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Ethiopia goats are some of the most highly treasured ruminants in the country. Globally, the horn of Africa features in the top ten list of the largest goat rearing countries. Ethiopia has over the years managed to availed high-quality goats to both the local and external markets.
Constant glaring climate change is among Ethiopia’s biggest challenges, but the adaptability of goats to wide agro-ecological zones has made them one of the most reared animals across the country. Ethiopia goat population is approximately 30 million with that of the females estimated to stand at 71.57% and 28.43% for the males.
The country exported over 232,228 live animals with 149,595 of the animals representing both sheep and goats in 2017. The export of goats and sheep was estimated to have generated revenue in the region of 9.6 million USD for Ethiopia.
The origin of goats (Capra hircus) dates back 11,000 years ago where they were first domesticated in the mountains and plains of Southwest Asia and Eastern Europe. They were a part of the first animals’ humankind herded as he tried to transition from hunting-gathering to agriculture-livestock farming.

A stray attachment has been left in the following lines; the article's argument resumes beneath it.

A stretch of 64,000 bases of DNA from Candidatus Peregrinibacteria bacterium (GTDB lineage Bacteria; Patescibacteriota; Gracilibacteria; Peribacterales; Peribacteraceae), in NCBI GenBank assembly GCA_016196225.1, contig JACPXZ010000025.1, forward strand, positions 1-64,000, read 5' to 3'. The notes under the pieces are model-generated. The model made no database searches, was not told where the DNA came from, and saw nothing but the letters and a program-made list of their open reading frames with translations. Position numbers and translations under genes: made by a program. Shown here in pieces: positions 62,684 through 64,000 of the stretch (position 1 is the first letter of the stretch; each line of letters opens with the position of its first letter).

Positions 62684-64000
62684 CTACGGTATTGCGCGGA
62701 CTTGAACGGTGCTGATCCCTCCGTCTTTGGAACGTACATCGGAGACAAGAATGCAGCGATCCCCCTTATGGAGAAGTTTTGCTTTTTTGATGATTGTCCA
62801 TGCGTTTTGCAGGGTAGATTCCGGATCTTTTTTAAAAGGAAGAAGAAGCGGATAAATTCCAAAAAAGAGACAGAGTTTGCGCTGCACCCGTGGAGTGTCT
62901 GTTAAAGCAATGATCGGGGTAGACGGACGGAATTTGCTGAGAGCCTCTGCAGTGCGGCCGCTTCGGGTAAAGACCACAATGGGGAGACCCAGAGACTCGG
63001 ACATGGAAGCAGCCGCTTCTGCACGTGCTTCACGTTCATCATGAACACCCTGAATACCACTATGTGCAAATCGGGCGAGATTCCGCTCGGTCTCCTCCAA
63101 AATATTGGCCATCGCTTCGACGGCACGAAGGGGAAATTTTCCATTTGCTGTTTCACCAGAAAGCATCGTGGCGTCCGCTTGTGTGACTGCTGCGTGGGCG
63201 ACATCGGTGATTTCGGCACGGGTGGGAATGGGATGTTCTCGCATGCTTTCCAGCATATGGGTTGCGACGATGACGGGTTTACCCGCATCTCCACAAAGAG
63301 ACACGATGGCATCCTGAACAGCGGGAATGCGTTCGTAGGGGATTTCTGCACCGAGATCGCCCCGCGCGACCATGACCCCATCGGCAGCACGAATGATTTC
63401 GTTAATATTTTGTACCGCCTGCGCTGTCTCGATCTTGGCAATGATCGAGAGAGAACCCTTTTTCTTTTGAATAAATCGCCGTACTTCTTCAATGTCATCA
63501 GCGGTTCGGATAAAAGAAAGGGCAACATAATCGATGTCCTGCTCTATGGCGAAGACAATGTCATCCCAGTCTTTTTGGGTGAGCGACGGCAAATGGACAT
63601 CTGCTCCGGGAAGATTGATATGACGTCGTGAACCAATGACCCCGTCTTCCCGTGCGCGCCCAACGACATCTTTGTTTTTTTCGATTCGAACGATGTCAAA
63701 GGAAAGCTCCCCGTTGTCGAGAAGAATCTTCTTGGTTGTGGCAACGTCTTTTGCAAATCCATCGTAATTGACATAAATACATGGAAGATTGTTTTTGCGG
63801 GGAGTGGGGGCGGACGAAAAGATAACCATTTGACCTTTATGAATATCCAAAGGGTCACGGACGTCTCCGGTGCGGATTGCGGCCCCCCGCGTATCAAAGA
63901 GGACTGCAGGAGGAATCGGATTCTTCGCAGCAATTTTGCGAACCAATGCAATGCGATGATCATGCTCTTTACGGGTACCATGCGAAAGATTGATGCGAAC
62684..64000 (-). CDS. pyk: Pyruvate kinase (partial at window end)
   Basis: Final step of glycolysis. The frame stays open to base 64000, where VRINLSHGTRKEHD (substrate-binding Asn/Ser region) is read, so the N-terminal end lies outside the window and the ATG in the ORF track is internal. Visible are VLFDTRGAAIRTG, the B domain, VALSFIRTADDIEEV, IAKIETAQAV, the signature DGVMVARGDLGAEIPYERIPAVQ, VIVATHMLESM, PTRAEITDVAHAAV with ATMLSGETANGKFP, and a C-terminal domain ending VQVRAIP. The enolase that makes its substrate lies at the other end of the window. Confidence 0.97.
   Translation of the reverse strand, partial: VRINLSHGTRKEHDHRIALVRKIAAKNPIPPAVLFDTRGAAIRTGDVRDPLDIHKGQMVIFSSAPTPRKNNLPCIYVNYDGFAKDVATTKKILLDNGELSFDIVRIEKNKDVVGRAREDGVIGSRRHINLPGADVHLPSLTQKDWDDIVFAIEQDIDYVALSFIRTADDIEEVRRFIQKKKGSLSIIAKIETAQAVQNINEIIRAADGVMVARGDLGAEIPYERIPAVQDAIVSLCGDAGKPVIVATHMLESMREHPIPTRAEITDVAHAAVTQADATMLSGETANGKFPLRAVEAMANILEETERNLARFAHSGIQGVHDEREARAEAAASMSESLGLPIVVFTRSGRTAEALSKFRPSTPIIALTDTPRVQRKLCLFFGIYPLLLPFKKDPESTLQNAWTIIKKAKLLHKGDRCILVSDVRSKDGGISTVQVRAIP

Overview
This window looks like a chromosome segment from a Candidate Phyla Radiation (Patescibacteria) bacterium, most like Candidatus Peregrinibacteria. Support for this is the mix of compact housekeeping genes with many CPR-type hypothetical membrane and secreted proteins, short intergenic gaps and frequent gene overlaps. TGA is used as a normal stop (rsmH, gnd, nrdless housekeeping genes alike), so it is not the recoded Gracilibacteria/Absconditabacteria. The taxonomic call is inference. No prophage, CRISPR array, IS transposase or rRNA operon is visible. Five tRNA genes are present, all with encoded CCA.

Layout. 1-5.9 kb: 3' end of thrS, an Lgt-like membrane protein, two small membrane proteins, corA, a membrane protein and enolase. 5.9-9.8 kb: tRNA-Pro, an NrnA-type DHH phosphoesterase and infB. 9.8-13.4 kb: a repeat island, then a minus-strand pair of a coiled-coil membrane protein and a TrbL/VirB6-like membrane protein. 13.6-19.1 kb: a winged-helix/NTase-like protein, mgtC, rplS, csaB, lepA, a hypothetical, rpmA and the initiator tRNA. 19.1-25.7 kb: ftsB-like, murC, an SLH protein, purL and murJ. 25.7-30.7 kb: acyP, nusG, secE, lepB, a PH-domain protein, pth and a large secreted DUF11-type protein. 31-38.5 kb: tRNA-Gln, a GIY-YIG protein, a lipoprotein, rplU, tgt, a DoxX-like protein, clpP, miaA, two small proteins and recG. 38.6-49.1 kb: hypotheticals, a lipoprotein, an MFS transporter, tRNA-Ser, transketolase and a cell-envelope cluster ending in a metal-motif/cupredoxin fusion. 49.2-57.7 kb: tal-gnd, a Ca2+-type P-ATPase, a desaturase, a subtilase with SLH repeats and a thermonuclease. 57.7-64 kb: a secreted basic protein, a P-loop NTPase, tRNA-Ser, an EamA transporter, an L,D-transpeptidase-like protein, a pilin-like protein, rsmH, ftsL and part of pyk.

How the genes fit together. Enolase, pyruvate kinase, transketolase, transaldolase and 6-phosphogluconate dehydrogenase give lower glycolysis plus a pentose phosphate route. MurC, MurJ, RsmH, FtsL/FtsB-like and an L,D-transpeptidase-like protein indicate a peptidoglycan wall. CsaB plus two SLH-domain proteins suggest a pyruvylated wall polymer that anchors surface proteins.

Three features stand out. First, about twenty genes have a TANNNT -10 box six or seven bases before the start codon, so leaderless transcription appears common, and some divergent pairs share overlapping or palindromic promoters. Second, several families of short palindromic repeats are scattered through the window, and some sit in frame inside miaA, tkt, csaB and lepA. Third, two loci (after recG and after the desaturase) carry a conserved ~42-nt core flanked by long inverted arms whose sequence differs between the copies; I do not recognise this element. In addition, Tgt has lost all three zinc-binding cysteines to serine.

Ethiopia goats play an essential role in the livelihoods of rural families as well as smallholder farmers.
Goats are extensively kept in the lowlands. These regions are known to be arid and semi-arid thus presenting residents with unfriendly climatic conditions for any form of farming. The lowlands are mainly home to pastoralist communities who are the predominant herders of goats. Little or no farming at all takes place in this regions; thus goats are relied upon as the primary source of livelihood for households. Although the lion share of goat population is found in the lowlands, the highlands also domesticate these animals where subsistence farming is extensively practiced.
Indigenous goats are still the predominant breeds in Ethiopia. The state believes much more can be done in the sector which would result in a tremendous increase in the number of live animals and subsequent goat products availed for local and international markets. Some of the measures put in place to address issues curtailing progress of the sector such as the introduction of improved breeds that are suited to the different climate changes of the country. Another problem being looked into is the constraints faced by herders including adverse weather conditions leading to lack of water and pastures as well as inefficient veterinary services.